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Country of Origin Claims – are they misleading?

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By John Sier, Principal, MST Lawyers

With Ford recently announcing the closure of its Australian manufacturing plants by 2016, we have been given a stark reminder of how costly Australian manufacturing has become.

The bottom line conscious management of many businesses are demanding cheaper alternatives. Unfortunately for the Australian economy, “cheaper” is becoming more and more synonymous with “importing” as the high Australian dollar is making overseas products more economically viable.

While many Australian manufacturers close their doors due to the difficulties of competing with cheaper imported product, those who remain can potentially use a simple country of origin representation as a valuable and free marketing strategy to compete. Quite often a consumer’s desire to support local manufacturers is often directly correlated with its purchasing decisions. As a result companies should definitely consider utilising a country of origin representation in order for their products to resonate in consumers’ minds. However, doing so requires careful analysis of the manufacturing processes to ensure all proposed country of origin representations will comply with the Australian Consumer Law (“ACL”).

What is a country of origin representation?

 A country of origin claim is a representation that identifies where the goods have been produced or manufactured.  Examples include:

  • “Australian Made”
  • “Manufactured in China”
  • “Product of Australia”
  • “Grown in New Zealand”

Misleading origin representations

There have been many instances where the Australian Competition and Consumer Commission (ACCC) has commenced proceedings against companies for making misleading and deceptive country of origin claims.

Under the provisions of the ACL a person must not:

  • engage in conduct that is misleading or deceptive or likely to mislead or deceive (s18);
  • make a false or misleading representation that goods are of a particular standard quality, value, grade, composition, style or model or have had a particular history (s29(1)(a) and s151(1)(a));
  • make a false or misleading representation concerning the place of origin of goods (s29(1)(k) and s151(1)(k)); and
  • engage in conduct that is liable to mislead the public as to the nature, the manufacturing process, the characteristics, the suitability for their purpose or the quantity of any goods (s33 and s155)


Part 5-3 of the ACL provides possible defences to proceedings brought under the above mentioned sections, with the exception of sections 33 and 155.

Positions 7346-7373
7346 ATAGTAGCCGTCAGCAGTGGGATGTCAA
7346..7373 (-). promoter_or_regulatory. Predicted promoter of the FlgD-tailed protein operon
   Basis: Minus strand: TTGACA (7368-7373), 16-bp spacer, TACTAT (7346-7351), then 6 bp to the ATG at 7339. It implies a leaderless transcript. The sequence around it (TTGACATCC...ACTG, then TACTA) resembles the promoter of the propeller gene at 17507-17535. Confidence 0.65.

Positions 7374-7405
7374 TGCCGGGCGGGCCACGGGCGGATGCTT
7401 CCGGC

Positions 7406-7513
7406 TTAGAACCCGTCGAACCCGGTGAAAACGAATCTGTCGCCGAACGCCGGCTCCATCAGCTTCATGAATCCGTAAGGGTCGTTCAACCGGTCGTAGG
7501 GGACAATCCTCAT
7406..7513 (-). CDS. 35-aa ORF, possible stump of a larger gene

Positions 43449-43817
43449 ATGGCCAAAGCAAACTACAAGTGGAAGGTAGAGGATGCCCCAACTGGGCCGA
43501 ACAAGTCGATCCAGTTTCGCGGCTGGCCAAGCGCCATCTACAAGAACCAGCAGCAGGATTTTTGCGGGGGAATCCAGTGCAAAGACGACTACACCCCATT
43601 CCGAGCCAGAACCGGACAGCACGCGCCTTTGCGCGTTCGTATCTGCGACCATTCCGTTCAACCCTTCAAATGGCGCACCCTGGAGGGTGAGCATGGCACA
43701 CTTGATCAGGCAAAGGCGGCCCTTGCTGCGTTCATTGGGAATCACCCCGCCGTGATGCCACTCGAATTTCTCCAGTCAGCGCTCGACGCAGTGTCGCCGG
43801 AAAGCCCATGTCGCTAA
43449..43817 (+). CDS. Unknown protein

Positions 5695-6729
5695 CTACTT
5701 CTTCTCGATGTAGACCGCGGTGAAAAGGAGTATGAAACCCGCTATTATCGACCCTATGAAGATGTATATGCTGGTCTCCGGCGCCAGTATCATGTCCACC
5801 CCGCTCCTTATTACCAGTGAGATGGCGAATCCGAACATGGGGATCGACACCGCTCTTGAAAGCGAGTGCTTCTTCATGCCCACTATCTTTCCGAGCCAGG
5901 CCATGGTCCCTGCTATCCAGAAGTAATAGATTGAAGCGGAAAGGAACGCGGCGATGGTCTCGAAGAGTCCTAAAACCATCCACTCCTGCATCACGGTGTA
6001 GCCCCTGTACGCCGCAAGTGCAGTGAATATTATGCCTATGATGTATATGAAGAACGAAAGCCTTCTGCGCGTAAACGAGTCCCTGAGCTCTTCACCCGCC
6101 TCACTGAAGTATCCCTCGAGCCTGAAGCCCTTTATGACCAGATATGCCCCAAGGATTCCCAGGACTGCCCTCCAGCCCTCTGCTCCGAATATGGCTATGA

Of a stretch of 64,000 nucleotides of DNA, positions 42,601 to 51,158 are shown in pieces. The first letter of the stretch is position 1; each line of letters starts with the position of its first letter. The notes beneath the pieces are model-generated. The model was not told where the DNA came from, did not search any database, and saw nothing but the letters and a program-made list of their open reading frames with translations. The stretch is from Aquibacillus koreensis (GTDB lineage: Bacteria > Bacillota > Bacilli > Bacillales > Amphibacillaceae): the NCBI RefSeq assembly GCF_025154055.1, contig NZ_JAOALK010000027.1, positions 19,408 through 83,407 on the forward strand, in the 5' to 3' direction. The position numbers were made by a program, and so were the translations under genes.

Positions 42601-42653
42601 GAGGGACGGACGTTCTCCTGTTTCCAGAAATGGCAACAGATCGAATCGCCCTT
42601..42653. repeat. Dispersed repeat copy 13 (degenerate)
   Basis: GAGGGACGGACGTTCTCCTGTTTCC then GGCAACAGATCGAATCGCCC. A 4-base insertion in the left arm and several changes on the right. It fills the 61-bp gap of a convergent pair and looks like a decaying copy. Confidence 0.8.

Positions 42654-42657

Part 5-3 categorises the country of origin defences into the following:

  1. A representation as to the country of origin of goods;
  2. A representation that goods are the produce of a particular country;
  3. A representation as to the country of origin of goods by means of a logo;
  4. A representation that goods were grown in a particular country; and
  5. A representation that ingredients or components of goods were grown in a particular country

Each category above has a separate defence which entails different requirements that will need to be satisfied.

With respect to general country of origin representations (category 1 above) there is a defence under s255(1) if the person satisfies the following requirements:

  1. the goods must have been substantially transformed in that country; and
  2. 50% or more of the total cost of producing or manufacturing the goods is attributable to production or manufacturing processes that occurred in that country; and
  3. The representation is not a representation to which produce of/product of representations or prescribed logo representations apply.

The person seeking to rely on a defence bears the evidential burden in establishing that they have satisfied the defence requirements. Accordingly, those who make a country of origin representation should be in a position to substantiate the country of origin claim before it is used.

Substantially transformed in that Country

Section 255(3) of the ACL states that “goods are substantially transformed in a country if they undergo a fundamental change in that country in form, appearance or nature such that the goods existing after the change are new and different goods from those existing before the change.”


Determining whether a good has been substantially transformed in a country is a question of degree. Fortunately, as section 255(3) states, the ACL does not require a fundamental change to each of the elements identified in the section. It is sufficient for there to be a fundamental change to either form, appearance or the nature of the goods.

Cost of Production

Section 256 states that the cost of producing or manufacturing goods is determined by adding up the following:

  • the amount of expenditure on materials in respect of the goods;
  • the amount of expenditure on labour in respect of the goods; and
  • the amount of expenditure on overheads in respect of the goods

The ACL prescribes how the above amounts need to be calculated. Consequently, these methods may not completely coincide with comprehensive accounting calculations used to determine the cost of production for other purposes.


Country of origin representations can be very valuable to all manufacturers, however they must not be made carelessly. Adequate analysis of the manufacturing process is required to ensure that any proposed representation will comply with the ACL.

If you would like advice on country of origin representations and any applicable defences, please contact our Corporate Advisory team on (03) 8540 0200.